With Christmas party bookings already being made and summer balls around the corner, staff entertainment is an area of taxation that businesses should ensure they have a clear understanding of. We have outlined the tax rules around annual staff events and highlighted a few ways in which businesses can avoid being caught out.
At a glance, the rules surrounding staff parties appear to be fairly straightforward: if the function is an annual event, is open to all staff and costs up to £150 per head per year, there are no tax or National Insurance (NI) implications and nothing needs reporting to HMRC.
Where employers tend to slip up, however, is failing to interpret these rules strictly enough. The £150 figure is the limit per head per year, not per event. This means that even if the cost of a company’s annual event, or events, tips over this amount even marginally, the exemption will no longer apply and the total function costs will be a taxable employee perk. This is because the £150 is a limit, not an allowance.
Crucially, the £150 per head exemption must include VAT and account for all costs involved in enabling staff to attend the function, including transport and accommodation.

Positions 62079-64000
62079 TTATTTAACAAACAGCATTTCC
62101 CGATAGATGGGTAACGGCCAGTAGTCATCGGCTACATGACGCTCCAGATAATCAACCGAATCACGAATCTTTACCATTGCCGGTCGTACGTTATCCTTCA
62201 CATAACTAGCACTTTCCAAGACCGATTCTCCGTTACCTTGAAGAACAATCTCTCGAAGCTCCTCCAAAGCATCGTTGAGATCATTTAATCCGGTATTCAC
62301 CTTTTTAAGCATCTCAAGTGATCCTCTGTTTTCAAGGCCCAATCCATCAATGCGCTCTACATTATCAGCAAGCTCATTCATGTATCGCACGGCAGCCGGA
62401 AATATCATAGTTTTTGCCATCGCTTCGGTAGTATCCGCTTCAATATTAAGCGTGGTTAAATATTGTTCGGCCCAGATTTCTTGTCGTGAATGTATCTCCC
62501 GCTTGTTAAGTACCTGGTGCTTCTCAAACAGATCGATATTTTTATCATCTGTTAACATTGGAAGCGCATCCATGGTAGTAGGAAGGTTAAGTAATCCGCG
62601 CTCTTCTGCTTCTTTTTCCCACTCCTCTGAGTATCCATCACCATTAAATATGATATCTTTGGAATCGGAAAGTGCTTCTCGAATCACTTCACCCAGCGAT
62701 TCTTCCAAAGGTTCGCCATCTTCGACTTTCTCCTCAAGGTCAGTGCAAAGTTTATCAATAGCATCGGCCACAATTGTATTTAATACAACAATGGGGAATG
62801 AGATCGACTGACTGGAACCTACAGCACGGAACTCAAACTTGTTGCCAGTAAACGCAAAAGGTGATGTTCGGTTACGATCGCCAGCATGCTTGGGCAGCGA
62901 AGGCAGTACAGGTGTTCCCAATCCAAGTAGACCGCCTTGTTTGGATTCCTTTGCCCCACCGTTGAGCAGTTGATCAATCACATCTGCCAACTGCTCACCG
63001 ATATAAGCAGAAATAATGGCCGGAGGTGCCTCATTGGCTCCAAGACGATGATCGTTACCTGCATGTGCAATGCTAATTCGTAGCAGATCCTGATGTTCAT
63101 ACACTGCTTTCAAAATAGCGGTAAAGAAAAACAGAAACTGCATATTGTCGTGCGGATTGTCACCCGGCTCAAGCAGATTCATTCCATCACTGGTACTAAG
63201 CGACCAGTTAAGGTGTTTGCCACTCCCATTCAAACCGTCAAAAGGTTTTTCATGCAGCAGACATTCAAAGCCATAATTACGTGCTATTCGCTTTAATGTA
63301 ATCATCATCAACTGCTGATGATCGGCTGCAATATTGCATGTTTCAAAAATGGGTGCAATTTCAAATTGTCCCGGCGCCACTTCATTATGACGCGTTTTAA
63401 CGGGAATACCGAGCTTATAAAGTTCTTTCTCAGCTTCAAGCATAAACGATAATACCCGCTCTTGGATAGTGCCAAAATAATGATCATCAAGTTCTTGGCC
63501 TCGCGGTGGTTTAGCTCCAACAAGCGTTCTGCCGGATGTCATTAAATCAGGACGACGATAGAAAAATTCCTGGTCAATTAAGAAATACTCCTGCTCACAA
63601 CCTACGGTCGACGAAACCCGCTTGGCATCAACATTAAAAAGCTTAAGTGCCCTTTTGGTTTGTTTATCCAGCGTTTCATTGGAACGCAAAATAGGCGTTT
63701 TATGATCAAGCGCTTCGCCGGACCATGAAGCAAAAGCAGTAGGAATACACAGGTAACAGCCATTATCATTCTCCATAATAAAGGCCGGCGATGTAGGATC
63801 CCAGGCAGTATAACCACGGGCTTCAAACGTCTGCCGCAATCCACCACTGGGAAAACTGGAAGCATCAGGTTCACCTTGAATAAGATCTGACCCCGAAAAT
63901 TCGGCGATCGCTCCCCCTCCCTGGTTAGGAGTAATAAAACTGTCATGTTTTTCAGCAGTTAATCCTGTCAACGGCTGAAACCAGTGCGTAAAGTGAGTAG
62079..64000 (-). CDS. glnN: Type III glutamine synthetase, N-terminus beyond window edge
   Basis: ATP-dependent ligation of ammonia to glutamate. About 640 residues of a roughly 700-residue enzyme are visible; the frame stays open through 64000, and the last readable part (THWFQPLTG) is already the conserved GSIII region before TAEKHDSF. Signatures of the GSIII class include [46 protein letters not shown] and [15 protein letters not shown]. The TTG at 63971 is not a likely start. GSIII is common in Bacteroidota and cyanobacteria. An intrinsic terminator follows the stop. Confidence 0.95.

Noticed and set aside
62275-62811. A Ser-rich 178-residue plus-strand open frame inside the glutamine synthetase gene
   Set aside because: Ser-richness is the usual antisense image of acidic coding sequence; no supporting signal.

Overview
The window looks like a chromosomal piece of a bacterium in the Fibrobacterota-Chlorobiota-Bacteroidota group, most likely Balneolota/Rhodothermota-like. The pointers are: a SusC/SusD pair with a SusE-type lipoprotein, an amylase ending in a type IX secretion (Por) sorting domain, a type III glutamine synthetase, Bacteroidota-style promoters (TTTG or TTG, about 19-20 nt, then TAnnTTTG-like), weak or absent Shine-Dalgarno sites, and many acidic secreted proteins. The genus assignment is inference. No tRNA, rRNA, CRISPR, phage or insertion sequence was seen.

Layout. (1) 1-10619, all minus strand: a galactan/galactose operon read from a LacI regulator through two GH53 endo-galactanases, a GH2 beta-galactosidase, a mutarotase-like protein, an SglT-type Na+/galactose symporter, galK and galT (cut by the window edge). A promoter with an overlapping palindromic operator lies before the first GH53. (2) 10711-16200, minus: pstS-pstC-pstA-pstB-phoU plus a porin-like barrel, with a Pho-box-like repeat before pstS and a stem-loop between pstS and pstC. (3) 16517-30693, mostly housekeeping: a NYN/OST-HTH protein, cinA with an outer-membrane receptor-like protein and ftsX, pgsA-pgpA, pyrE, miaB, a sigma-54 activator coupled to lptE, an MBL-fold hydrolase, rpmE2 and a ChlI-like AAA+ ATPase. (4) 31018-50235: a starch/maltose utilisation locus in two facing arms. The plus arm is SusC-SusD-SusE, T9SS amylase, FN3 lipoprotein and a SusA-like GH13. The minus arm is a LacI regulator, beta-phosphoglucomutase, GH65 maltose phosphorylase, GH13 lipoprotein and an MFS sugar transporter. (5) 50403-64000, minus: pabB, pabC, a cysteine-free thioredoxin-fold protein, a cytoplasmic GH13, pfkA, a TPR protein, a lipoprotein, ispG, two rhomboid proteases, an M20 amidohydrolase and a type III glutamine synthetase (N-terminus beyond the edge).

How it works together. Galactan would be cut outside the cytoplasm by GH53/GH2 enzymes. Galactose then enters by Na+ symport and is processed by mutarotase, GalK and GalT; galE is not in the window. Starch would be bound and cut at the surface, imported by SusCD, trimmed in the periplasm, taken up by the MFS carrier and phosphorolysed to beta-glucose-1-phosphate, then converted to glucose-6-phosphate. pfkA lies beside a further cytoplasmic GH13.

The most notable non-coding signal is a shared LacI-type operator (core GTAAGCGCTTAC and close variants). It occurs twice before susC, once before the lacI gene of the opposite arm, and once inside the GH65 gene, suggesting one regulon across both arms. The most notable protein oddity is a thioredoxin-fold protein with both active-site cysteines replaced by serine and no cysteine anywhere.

Other criteria are worth bearing in mind, too: the event in question must recur annually and all staff members must be invited. The total cost per head must be calculated by dividing between those who actually attend the annual events, as opposed to those invited.
Should the total cost of a business’ annual staff entertainment functions exceed £150 per head, the whole amount becomes a taxable benefit on the employee and must be reported by the employer on a P11D. The business will also have to pay Class 1A NI on the total sum.
Partner Annalise Lovett said: “The £150 exemption may seem easy enough to stick to, but the costs can quickly add up, especially when having to include VAT in the calculation.
“Slip-ups such as forgetting to account for the cost of taxis to and from an event, neglecting to factor in a hotel booking or failing to bear in mind the costs of a second annual function, can mean the £150 limit is unintentionally exceeded.
“We would advise all businesses getting ready to organise their annual staff party, awards ceremony or other entertainment event to bear these criteria in mind when calculating costs.”